Build This Mini Star Trek TNG Computer To Make Yourself Feel Like You’re Far Away From Earth

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Exploring the stars, thousands of light years away from Earth, sounds pretty great right about now. While Darian Johnson hasn’t invented intergalactic travel, he has created a tiny desktop computer that looks straight out of Jean-Luc Picard’s ready room, letting you at least pretend that you’re safely aboard a distant starship.

It’s a testament to Star Trek: The Next Generation’s production designers, including technical consultant Michael Okuda, that the fictional LCARS (short for Library Computer Access/Retrieval System) operating system used on the computers aboard the USS Enterprise-D still look futuristic, despite the show first airing 33 years ago. Gene Roddenberry himself insisted that the computer screens aboard the ship be as minimal and clean as possible to give the impression of the technology being incredibly advanced, and it’s an aesthetic that many fans of the show are still fans of, including Johnson.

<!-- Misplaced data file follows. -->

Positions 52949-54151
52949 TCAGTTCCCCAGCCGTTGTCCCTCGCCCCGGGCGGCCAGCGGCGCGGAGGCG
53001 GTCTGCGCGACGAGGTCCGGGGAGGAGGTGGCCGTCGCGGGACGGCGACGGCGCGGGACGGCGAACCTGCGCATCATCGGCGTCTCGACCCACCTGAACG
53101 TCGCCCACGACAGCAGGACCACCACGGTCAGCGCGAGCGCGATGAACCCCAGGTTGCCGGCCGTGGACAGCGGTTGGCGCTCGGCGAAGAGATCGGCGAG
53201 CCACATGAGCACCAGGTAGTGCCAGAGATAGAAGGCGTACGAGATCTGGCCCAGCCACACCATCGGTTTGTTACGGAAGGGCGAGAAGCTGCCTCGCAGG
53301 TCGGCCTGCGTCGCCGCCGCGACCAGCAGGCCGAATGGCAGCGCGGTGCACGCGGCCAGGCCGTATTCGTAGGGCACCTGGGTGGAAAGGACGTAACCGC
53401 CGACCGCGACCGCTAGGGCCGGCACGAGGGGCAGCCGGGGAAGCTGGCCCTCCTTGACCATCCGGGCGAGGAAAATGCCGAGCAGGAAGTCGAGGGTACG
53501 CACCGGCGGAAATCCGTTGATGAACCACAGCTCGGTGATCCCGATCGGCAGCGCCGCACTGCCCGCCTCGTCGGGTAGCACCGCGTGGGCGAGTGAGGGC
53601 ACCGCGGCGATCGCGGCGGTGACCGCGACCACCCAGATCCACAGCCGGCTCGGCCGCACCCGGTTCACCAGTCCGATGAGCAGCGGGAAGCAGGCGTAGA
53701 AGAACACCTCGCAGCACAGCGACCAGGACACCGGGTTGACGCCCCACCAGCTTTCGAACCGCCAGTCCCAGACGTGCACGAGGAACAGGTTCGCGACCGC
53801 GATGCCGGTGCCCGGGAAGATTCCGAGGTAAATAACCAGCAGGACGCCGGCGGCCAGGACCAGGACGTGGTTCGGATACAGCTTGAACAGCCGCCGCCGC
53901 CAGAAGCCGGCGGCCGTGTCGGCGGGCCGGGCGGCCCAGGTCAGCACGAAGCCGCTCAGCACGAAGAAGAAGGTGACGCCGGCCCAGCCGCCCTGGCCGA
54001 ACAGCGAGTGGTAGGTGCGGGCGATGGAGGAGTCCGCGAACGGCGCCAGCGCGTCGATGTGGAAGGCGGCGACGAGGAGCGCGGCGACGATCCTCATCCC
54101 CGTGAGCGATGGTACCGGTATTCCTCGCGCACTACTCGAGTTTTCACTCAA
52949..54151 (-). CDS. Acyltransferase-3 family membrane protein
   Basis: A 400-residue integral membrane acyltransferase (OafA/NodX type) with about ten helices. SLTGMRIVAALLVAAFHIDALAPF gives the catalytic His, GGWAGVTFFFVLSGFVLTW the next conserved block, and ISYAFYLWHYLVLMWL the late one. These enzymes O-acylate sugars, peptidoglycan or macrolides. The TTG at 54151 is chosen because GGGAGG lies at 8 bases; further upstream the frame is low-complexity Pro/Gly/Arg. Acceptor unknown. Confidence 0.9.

Photo: Darian Johnson (Hackaday)

Johnson’s LCARS computer is based on an existing design for a similar TNG-themed alarm clock, which he upgraded with a larger 3D-printed enclosure, bigger screen, and additional components to add considerably more functionality.

Using everything from an Adafruit ESP32 Feather Board to Amazon’s AWS cloud servers, the computer can access and display a host of information, accessible with a series of simple buttons, including the weather, the temperature and humidity of the room, news headlines, calendar data pulled from Microsoft Outlook, fitness info courtesy of Google Fitness, a resistor colour code chart and calculator, and even a tool for measuring power and current that Johnson can use as he develops other devices. Geordi La Forge would be proud.

All of the files and schematics needed to create and customise your own are available for free on Hackaday for download, and while you don’t need to be a Starfleet calibre engineer to build one, you will need soldering, electronics, and programming skills to make it so.

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